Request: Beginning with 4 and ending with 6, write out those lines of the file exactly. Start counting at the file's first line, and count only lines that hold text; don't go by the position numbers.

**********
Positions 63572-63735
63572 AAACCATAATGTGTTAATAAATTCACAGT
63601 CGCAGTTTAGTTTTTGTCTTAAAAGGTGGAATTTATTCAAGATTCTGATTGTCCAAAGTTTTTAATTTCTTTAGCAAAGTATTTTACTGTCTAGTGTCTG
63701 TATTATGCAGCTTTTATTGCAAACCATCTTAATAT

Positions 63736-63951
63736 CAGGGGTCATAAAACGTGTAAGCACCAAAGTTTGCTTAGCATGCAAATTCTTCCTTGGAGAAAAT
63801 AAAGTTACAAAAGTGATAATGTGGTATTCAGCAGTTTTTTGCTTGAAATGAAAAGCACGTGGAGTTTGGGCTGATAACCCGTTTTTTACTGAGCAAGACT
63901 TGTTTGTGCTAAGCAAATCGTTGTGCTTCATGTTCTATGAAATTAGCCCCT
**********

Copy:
63701 TATTATGCAGCTTTTATTGCAAACCATCTTAATAT

Positions 63736-63951
63736 CAGGGGTCATAAAACGTGTAAGCACCAAAGTTTGCTTAGCATGCAAATTCTTCCTTGGAGAAAAT